The foothold is quantifiable to some degree now as well. Hiscox’s Online Art Trade Report 2015, puts the 2014 global online art market at more than S2.5 billion:
The value of the global online art market has risen from just under $1 billion in 2013 to an estimated $2.64 billion this year.
The TEFAF 2015 Report had it even higher:
In 2014, sales of art online were estimated conservatively to have reached €3.3 billion, or around six percent of global art and antiques sales by value.
How much of that represents Contemporary art in either estimation is hard to say.
Gaining this foothold has been no easy achievement (even as modest as it may strike many who see billion-dollar auction weeks as the new standard). Many a million has gone into shifting business models as the online channels have sought to crack the particularly resistant art market. More than the money though, a great deal of thought has gone into the current generation of online platforms. The best of them are increasingly listening to the art dealers, collectors, auction houses, and artists who drive the market, and responding in kind to what those players report as their needs. They seem to finally grasp that success in this market will not likely come from catering only to yet-uninvolved players.
This alone is a vast improvement over previous generations of entrepreneurs who felt the art market needed to be taught a few lessons on how things work online. This sense that you know better than current consumers is always a bad premise to begin any new venture, it should be noted. From Facebook to PayPal, the most successful of the online platforms today are extremely responsive to their customers, as they’ve learned that that, in and of itself, is perhaps the biggest key to identifying and seizing the opportunities that set them apart.
Even just a decade ago, though, many new art sales platforms were insisting the future belonged to the model that could make the art market as it stood irrelevant by bringing in an entirely new, presumably overwhelming, group of people to buy art and disrupt the old establishment in the process. This didn’t quite work out for any of them (not yet, any how), which is why I find it kind of cute that new online arts channels are still insisting the secret to their success will be their “disruptive innovation.”
Coined by Harvard Business School professor Clayton Christensen, disruptive innovation describes “a process by which a product or service takes root initially in simple applications at the bottom of a market and then relentlessly moves up market, eventually displacing established competitors.” Faith in this process is so widespread across American businesses now that Christensen has twice been awarded the “Number 1 Management Thinker in the World,” and his best-selling books are virtually required reading in Silicon Valley and beyond. It’s also so widespread that a slide on “disruptive innovation” is all but required for any venture capitalist to take your PowerPoint deck seriously. This is a myth though, and it needs to stop, at least in the art market, where it’s leading to a horrible waste of money, time, and talent.
Indeed, as if they hadn’t read a single press release by a dozen previously launched but now-defunct online art selling efforts, the young entrepreneurs behind the new channel Ziibra recently told NPR:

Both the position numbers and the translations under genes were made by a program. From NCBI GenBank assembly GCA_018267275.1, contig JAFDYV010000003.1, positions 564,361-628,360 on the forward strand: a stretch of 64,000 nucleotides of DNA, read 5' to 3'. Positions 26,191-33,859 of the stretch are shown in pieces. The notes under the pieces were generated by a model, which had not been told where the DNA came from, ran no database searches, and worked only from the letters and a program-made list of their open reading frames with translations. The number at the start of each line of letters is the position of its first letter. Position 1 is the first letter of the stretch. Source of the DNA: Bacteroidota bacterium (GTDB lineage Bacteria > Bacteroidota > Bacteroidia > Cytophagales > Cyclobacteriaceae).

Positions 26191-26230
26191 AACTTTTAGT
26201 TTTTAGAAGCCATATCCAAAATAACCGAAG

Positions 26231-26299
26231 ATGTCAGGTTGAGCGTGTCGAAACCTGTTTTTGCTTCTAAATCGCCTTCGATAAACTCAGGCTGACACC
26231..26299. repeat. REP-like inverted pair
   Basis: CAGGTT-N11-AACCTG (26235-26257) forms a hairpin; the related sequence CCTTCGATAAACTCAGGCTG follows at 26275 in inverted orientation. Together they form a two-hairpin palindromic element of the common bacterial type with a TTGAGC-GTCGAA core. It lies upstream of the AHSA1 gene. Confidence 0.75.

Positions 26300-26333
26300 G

Historically, the problem has been that the gatekeepers are curators and gallarists and the people over at Sotheby’s who decide who gets to be a famous artist. Me and my tech buddies are about to change all that, we’re going to disrupt it!
Again, my first thought when reading that was, “Ahhh, that’s cute.” The problem is, disruptive innovation, as Jill Lepore noted in a brilliant New Yorker piece in June 2014, “is a theory about why businesses fail. It’s not more than that. It doesn’t explain change. It’s not a law of nature. It’s an artifact of history, an idea, forged in time; it’s the manufacture of a moment of upsetting and edgy uncertainty. Transfixed by change, it’s blind to continuity. It makes a very poor prophet.”
More to the point, Lepore notes that disruptive innovation thrives on panic, a sped-up over-reaction to market forces that only look prescient for about as long as it takes many a start-ups’ rent to triple and their backers to lose faith. Moreover, this panic can lead to a suicidal cycle of bad decisions. Indeed, it’s often the business that eschews the “disruptive innovation” approach that fairs the best over the long-run:
In the late nineteen-nineties and early two-thousands, the financial-services industry innovated by selling products like subprime mortgages, collateralized debt obligations, and mortgage-backed securities, some to a previously untapped customer base. At the time, Ed Clark was the C.E.O. of Canada’s TD Bank, which traces its roots to 1855. Clark, who earned a Ph.D. in economics at Harvard with a dissertation on public investment in Tanzania, forswore Canada’s version of this disruptive innovation, asset-backed commercial paper. The decision made TD Bank one of the strongest banks in the world. Between 2002 and 2012, TD Bank’s assets increased from $278 billion to $806 billion.
You won’t hear many of the now-more-established online arts channels touting their “disruptive innovation.” Most have figured out that longevity comes more from listening to the market’s committed players than dictating to them or imagining some yet untapped pool of new players will pay the electric bills. Newer ones should put their energy into listening to the players in the market, as well as those hesitant to enter it, and being willing to be extremely flexible in how they serve those audiences. Disruptive innovation gains a bit of media attention (who doesn’t like to see the young turks lecture the establishment?), but it’s not the magical formula for success Christensen has been selling it as…at least not in the art market.